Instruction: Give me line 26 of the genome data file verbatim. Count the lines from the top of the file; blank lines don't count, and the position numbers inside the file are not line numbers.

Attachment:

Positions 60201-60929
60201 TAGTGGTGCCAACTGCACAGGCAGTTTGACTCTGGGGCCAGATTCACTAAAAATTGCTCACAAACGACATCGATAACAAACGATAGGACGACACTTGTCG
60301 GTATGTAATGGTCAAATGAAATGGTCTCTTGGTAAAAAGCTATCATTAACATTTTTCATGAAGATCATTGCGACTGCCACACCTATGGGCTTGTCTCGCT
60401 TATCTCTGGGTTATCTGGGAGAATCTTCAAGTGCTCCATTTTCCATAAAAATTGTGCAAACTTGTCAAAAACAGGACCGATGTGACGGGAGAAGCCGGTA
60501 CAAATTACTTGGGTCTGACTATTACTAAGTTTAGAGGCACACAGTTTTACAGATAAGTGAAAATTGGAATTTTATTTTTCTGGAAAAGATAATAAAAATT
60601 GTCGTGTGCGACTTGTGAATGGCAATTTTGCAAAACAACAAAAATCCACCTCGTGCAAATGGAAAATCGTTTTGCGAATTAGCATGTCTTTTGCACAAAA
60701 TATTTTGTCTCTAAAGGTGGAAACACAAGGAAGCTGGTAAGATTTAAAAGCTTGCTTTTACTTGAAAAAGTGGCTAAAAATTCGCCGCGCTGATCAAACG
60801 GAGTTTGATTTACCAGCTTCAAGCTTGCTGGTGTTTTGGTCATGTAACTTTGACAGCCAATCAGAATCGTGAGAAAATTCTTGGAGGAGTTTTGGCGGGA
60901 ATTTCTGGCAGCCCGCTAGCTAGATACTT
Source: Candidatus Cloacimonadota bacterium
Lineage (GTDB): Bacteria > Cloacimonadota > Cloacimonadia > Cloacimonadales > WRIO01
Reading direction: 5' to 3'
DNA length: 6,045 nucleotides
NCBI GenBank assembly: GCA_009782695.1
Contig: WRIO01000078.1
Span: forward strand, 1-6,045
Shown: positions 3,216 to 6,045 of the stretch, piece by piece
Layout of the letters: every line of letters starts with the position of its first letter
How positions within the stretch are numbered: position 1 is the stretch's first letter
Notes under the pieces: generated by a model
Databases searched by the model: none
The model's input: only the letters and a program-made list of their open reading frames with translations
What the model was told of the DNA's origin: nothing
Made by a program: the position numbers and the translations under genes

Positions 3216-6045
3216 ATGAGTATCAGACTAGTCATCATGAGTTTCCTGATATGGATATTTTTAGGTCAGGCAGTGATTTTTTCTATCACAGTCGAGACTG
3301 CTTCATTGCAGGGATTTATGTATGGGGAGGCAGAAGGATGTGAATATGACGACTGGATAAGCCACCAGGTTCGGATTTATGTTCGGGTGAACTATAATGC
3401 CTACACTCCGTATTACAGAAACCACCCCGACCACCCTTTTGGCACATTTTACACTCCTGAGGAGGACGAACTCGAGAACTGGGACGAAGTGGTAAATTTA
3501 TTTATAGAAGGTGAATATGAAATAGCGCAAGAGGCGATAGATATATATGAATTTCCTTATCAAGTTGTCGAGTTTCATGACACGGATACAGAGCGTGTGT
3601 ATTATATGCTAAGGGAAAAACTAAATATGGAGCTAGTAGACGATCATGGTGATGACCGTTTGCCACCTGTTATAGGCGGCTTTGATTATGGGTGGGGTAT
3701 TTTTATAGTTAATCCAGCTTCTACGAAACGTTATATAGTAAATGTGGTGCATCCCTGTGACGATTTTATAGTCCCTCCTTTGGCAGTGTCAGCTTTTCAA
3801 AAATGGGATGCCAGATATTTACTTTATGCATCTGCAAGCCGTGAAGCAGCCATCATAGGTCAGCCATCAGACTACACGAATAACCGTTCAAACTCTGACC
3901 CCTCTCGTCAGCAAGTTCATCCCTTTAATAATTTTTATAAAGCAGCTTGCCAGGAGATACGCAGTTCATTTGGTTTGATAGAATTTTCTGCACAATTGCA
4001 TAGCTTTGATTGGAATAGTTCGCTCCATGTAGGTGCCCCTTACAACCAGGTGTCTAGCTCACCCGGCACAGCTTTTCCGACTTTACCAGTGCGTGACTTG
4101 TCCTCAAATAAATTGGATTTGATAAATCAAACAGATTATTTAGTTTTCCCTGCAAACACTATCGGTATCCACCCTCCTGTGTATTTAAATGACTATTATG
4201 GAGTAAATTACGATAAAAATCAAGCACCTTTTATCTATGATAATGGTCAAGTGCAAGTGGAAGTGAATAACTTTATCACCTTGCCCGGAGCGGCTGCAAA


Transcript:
3216 ATGAGTATCAGACTAGTCATCATGAGTTTCCTGATATGGATATTTTTAGGTCAGGCAGTGATTTTTTCTATCACAGTCGAGACTG